Other Republicans feel differently.

Utah Governor Gary Herbert:

“Donald Trump’s statements are beyond offensive & despicable. While I cannot vote for Hillary Clinton, I will not vote for Trump.”

Utah Representative Jason Chaffetz on CNN:

“I’m out. I think we should all stand up and say we should not tolerate this. I can’t do that with my 15-year-old daughter, so why should I do it with the rest of Utah.”

Virginia, swing state, Representative Barbara Comstock and Colorado, another swing state, Representative Mike Coffman called on Trump to step down and allow Vice-Presidential candidate Mike Pence to lead the ticket.

And the list grows: Arizona’s John McCain, Idaho’s Senator Mike Crapo, Alaska Senator Lisa Murkowski, New Hampshire Senator Kelly Ayotte, Maine Senator Susan Collins, Alabama Gov. Robert Bentley, Alabama Rep. Martha Roby, Ohio Sen. Rob Portman, Colorado Senator Cory Gardner – all renounce Trump.

Former U.S. Secretary of State Condoleezza Rice wrote, “Enough! Donald Trump should not be President.”

On Friday afternoon, people inside the Trump campaign pushed for the candidate to make a public apology. Late Friday he responded:

“I’ve never said I’m a perfect person, nor pretended to be someone that I’m not. I’ve said and done things I regret, and the words released today on this more than a decade-old video are one of them. Anyone who knows me knows these words don’t reflect who I am. I said it, I was wrong and I apologize.”

Trump then goes into campaign mode, adding more shots at Bill Clinton (who’s still not running for president, Donald!).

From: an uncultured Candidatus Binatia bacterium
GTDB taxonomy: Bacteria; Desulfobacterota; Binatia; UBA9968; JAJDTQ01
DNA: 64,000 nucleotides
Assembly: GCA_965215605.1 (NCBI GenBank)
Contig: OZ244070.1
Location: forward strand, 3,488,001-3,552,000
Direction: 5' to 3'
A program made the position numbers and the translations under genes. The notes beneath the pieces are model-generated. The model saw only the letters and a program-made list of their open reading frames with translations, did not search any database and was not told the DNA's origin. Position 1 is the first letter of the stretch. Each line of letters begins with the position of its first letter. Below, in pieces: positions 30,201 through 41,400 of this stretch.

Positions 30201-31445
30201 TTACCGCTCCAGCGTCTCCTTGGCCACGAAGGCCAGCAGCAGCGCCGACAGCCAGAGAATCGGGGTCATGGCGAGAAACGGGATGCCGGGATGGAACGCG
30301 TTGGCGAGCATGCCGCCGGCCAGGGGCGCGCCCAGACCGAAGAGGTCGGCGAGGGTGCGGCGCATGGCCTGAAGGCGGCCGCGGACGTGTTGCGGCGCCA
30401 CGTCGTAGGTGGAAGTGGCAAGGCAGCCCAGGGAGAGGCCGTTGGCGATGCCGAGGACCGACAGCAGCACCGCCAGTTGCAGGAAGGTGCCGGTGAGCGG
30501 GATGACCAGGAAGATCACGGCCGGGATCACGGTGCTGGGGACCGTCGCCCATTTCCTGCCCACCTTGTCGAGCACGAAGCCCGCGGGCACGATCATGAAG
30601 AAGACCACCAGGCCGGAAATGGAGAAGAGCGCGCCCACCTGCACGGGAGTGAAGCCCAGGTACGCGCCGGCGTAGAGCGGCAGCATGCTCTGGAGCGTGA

“We are losing our jobs, we are less safe than we were eight years ago and Washington is totally broken. Hillary Clinton and her kind have run our country into the ground. … Bill Clinton has actually abused women, and Hillary has bullied, attacked, shamed and intimidated his victims. We will discuss this more in the coming days. See you at the debate on Sunday.”

That’s not an apology. That’s egotism.

Republican Strategist and Political Commentator Ana Navarro has been the only Republican with the courage to call out Trump as far back as the primary debates. On CNN Friday afternoon, Navarro was asked if words of apology from Trump would satisfy her.

“Look,” Navarro said, “what I think Donald Trump needs to do is quit. I think he needs to stop being the Republican nominee. He is dragging this entire process down the gutter. He is dragging the entire Republican Party down the gutter.

“You have to understand, he cannot win. He is irredeemable. This is not something that you’re going to recover from, and the reason he can’t recover from it is because this is consistent behavior from Donald Trump. This is not a onetime [event]. We have heard it throughout this entire campaign. … We’ve heard him attack Miss Universe. We’ve heard him talk about Megyn Kelly’s menstrual cycle. We’ve heard him judge women by giving them numbers or scores…

“How many times does [Trump] get away with saying something misogynistic, before we call him a misogynist? How many times does he get away with saying something sexist, before we acknowledge that it is he who is sexist?

“It is not enough for Republican leadership to disavow his comments, to condemn his words. It is time to condemn the man. It is time to ask him to step down. It is time for him to tell America, he does not represent Republican values. … This man is not fit to be President of the United States. He is not fit to be the Republican nominee. He is not fit to be called a man.”

As the list of Republicans calling for Trump to step down grows, Trump gave this statement to The Wall Street Journal when asked if he would resign:

“Zero chance. I’ve never quit in my life. . . . I can give you my word that I’m never leaving.”

Wednesday: My take on the second debate!


  1. Wow Jim, thanks for trying to summarize this mess. How embarrassing to have to see this kind of behavior in a man who is running for the highest office! We hear his words when he speaks these awful things and who knows who is writing the responses from his campaign? Good point: what can we say to our kids?